Write these numbers down: 314.6, 50.9% and 52.5.
Nate’s blog is “FiveThirtyEight: Nate Silver’s Political Calculus” and contains the essence of his statistical methods with words to help us along.
I started reading 538 (the name was taken from the number of electoral college votes) before the 2008 presidential elections and Nate was scarily accurate, correctly picking the winners of 49 or the 50 states; only spoilt by Obama’s win 1% in Indiana.
In Australia, the popular vote is sometimes given too much attention since it is the number of seats that determine the parliament. Similarly, or perhaps more so, the popular vote in the USA has little to do with the result, it is the person who gains the most electoral college votes. All that you need is a majority of votes from people in the state and you’ll get all of the electoral college votes of that state in most cases. (Actually, with first-past-the-post you only need more votes than the other guys, not a majority.)
Nate ranks polls by accuracy and bias (by design, by accident or on purpose) assigns weightings and adds his own findings to present analysis with commentary. A poll can be biased because it only contacts landlines or only asks “likely voters” (which in Australia would be everybody), both of which may exclude young adults and busy people thereby not polling a cross-section of views.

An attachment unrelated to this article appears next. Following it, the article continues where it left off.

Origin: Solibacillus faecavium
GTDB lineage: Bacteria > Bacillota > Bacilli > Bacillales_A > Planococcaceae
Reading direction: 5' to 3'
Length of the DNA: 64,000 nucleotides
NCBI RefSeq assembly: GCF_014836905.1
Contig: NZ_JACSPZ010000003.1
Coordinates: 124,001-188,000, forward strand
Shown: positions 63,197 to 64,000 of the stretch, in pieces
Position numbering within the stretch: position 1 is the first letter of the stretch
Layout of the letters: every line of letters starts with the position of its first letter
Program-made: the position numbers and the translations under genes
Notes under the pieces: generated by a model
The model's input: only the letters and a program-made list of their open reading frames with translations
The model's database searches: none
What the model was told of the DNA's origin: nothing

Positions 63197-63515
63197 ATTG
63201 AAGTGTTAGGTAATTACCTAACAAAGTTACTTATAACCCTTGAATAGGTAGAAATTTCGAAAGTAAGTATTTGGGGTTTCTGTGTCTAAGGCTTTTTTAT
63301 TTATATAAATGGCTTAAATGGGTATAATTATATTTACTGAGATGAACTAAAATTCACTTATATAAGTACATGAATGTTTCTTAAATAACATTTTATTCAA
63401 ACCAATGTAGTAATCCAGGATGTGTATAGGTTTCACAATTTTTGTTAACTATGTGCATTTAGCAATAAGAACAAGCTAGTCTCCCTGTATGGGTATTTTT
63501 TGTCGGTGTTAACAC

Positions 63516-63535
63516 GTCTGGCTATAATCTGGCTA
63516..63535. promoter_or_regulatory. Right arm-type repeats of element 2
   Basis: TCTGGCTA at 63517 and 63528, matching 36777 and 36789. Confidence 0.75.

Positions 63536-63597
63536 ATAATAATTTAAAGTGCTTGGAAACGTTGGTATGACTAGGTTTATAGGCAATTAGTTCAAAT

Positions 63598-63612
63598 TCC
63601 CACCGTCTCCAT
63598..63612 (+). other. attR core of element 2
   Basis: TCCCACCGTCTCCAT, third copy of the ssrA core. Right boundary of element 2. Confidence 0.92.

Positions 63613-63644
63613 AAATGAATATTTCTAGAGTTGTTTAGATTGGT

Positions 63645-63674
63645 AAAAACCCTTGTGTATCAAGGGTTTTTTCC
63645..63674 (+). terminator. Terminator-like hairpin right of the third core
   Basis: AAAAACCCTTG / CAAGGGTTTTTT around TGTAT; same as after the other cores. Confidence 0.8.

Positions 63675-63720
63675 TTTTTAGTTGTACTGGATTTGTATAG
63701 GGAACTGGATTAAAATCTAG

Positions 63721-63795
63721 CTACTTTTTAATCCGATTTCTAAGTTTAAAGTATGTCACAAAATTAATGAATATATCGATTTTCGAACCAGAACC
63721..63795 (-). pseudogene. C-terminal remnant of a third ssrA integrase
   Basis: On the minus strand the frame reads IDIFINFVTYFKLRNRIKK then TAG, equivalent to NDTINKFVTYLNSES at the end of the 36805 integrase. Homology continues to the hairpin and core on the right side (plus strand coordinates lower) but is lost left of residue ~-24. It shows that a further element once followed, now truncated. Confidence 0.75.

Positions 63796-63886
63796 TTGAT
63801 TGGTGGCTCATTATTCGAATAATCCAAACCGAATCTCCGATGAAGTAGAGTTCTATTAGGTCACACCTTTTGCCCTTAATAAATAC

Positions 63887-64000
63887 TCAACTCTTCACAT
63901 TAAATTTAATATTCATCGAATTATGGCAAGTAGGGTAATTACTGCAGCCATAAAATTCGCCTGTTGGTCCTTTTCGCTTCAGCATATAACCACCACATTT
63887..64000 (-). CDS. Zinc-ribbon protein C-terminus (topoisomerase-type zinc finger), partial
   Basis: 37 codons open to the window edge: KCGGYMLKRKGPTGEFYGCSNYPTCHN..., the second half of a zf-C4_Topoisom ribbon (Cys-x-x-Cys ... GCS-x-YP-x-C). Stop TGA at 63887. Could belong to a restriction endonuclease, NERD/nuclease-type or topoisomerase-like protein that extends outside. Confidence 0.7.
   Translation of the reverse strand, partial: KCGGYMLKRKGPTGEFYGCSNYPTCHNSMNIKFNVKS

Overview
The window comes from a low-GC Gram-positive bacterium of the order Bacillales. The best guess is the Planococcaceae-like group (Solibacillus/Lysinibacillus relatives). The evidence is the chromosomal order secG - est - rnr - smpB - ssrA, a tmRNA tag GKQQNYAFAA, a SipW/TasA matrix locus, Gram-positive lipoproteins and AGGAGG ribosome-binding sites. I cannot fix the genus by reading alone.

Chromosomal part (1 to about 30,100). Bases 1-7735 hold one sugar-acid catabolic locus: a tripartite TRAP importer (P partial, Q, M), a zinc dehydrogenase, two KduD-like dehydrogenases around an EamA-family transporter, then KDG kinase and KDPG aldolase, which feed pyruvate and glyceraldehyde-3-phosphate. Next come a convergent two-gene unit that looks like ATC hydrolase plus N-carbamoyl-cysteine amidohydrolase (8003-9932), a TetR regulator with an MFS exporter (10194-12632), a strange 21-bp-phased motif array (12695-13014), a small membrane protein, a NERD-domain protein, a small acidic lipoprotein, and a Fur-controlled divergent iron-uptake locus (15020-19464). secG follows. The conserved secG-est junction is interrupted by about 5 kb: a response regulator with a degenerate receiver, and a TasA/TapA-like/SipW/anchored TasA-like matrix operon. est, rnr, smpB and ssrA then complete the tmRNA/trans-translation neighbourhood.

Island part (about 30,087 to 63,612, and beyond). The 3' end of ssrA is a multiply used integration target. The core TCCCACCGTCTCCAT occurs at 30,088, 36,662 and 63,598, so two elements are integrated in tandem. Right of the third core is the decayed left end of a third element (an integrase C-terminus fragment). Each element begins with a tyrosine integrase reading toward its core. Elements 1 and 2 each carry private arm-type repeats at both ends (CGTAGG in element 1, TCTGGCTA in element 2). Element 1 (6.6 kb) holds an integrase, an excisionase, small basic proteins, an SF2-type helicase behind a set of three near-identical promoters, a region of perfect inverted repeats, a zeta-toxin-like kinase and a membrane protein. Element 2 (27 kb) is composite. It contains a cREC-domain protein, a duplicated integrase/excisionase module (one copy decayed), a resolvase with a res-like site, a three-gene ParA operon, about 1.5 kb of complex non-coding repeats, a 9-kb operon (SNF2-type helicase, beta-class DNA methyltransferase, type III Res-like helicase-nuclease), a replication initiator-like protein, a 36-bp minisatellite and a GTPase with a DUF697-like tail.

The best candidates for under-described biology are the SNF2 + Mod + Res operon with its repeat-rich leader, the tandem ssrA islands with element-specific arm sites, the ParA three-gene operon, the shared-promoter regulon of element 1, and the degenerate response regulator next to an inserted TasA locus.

Also, the sheer number of polls means that Nate Silver can comment put the pundits pronouncements to the test.
538 is predicting a 91.6% chance that Obama will win; it was as low as 61.1% on 12 October. If Obama is predicted (by 538) to get 50.9% of the popular vote, why does he have such a high probability of winning? By running a lot of simulations, Nate Silver can see how many times a particular set of results occurs, such as:
- 0.2% Electoral College tie (269 electoral votes for each candidate)
- 5.7% Recount (one or more decisive states within 0.5 percentage points)
- 87.3% Obama wins popular vote
- 12.7% Romney wins popular vote
- 0.6% Obama wins popular vote but loses electoral college
- 4.9% Romney wins popular vote but loses electoral college
- 0.3% Obama landslide (double-digit popular vote margin)
- <0.1% Romney landslide (double-digit popular vote margin)
- 0.1% Map exactly the same as in 2008
- <0.1% Map exactly the same as in 2004
- 99.7% Obama loses at least one state he carried in 2008
- 4.3% Obama wins at least one state he failed to carry in 2008
As at 04:00 ET 6 November (23:00 AEST 6 November) Nate Silver predicts that Obama will win 314.6 electoral college votes, 50.9% of the popular vote and will have 52.5 senators. We’ll start to see in about 12 hours.
I wonder if he’s met Antony Green?